The Wild Bird Center is a tremendous community resource with extensive free outreach programs. Its Outreach Program has won 3 National awards presented to owner, Bill Fenimore at the Bird Watch America & Wild Bird Center's of America Trade Show and Convention in Atlanta in 2003, 2004 and 2005. Utah Division of Wildlife Resources late Director, Kevin Conway and current Director Jim Karpowitz have each presented Fenimore with the Division's Partnership Award in 2004 and again in 2006.

The WBC expert staff makes "free" educational nature presentations to scouting groups, schools, senior centers, garden clubs, conservation groups and many other organizations throughout Davis, Weber and Salt Lake Counties. Backyard habitat, landscaping for wildlife, enjoying wildlife and wild bird identification are just a few of the classes available. Currently, the Wild Bird Center hosts the Utah Rare Bird Alert and Bird Sightings hotline (801) 538-4730 and bird sightings web page for the Utah Division of Wildlife Resources at http://wildlife.utah.gov/birdsightings .

Enjoying nature and wildlife, especially birds through observation, feeding, backyard habitat development, preservation and conservation are just a few of the areas that the Wild Bird Center staff can help those who would like to make a connection with nature. Moms especially find the Wild Bird Center a great place to bring their children for an introduction to the world of nature.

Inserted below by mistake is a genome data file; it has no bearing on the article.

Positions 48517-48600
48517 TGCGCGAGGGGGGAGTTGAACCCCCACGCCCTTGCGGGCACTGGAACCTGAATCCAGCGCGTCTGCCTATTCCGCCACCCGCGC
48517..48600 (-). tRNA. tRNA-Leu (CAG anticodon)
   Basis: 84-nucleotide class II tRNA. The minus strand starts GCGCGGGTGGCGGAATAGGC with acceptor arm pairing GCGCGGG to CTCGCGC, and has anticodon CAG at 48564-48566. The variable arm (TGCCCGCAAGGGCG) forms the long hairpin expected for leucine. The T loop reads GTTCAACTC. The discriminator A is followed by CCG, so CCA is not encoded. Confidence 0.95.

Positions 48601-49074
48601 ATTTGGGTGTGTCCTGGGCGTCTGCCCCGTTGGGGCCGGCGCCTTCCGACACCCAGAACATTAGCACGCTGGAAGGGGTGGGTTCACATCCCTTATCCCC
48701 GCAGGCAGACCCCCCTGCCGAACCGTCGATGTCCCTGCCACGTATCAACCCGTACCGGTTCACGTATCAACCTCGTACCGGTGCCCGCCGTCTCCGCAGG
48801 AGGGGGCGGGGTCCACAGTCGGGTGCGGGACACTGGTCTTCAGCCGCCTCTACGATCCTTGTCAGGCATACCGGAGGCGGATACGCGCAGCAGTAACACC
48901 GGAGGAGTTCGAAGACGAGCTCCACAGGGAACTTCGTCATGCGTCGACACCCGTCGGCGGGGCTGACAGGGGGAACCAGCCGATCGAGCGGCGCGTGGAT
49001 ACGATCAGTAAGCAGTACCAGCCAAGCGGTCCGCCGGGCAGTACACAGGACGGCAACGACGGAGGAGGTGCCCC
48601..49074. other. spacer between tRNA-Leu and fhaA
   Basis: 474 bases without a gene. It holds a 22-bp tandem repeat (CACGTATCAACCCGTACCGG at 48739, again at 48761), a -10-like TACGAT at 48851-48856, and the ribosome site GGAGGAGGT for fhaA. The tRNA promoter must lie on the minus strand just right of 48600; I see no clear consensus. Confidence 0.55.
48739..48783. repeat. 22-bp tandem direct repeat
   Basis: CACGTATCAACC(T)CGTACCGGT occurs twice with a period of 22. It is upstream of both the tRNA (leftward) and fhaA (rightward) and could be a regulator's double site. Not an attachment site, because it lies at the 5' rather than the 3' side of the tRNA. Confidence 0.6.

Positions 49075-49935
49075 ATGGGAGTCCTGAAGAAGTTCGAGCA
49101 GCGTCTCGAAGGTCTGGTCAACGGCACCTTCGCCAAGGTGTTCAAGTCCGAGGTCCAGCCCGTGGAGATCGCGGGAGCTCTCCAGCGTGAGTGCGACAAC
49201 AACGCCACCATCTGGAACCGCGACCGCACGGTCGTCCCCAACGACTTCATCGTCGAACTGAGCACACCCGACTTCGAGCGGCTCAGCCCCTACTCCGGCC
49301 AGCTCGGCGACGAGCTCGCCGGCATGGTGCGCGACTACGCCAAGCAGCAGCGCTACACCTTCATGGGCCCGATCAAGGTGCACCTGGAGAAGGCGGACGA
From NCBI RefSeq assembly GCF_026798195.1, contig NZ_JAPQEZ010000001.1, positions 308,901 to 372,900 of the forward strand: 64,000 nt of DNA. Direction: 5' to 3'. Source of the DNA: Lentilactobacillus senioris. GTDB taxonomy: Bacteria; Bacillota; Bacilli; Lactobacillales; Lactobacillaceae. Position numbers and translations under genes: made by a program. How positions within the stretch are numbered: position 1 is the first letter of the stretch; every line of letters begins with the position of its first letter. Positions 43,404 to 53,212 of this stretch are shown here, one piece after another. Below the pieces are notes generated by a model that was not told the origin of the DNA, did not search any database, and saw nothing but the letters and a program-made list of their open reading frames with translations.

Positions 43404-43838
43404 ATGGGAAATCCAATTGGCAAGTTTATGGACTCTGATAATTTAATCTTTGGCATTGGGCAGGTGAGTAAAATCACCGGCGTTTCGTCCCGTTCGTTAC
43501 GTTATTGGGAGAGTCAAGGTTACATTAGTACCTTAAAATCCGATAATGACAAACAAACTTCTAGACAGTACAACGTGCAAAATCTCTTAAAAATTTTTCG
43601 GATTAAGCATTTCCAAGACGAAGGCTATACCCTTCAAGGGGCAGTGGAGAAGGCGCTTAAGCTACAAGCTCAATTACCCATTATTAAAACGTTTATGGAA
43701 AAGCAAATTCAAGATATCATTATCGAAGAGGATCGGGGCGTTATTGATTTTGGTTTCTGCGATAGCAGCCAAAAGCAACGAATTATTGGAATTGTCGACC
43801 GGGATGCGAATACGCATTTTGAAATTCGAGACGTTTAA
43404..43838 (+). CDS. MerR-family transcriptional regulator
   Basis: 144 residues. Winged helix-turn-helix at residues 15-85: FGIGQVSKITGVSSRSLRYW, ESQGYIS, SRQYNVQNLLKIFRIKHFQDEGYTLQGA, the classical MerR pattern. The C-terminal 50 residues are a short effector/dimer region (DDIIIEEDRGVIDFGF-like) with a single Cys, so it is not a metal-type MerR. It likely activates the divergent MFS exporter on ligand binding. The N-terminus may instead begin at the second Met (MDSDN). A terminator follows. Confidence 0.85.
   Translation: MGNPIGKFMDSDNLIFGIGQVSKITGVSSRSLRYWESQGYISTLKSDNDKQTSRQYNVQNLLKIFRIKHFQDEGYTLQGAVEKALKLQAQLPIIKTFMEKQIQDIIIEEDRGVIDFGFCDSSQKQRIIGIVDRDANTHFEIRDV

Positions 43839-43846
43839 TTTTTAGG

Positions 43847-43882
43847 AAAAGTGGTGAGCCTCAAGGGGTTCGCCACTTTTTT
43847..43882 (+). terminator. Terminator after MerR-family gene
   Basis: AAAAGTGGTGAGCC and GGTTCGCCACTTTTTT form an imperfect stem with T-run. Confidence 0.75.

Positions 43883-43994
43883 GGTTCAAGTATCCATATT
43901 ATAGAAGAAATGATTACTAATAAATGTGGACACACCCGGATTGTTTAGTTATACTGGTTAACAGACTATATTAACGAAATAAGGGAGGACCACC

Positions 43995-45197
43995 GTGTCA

There will be refreshments, snacks, door prizes and a drawing for a free Audubon Equinox Binocular, as well as other surprises for those joining the Wild Bird Center, as it celebrates its 5th Anniversary from 10 a.m. to 7 p.m. The Wild Bird Center is located in the Layton Market Center, 1860 North 1000 West, Layton, exit 335 Antelope Drive off I-15 (located across from Barnes & Noble). Call the Wild Bird Center at (801) 525-8400 if you have any questions or check its web site at http://www.wildbird.com/layton .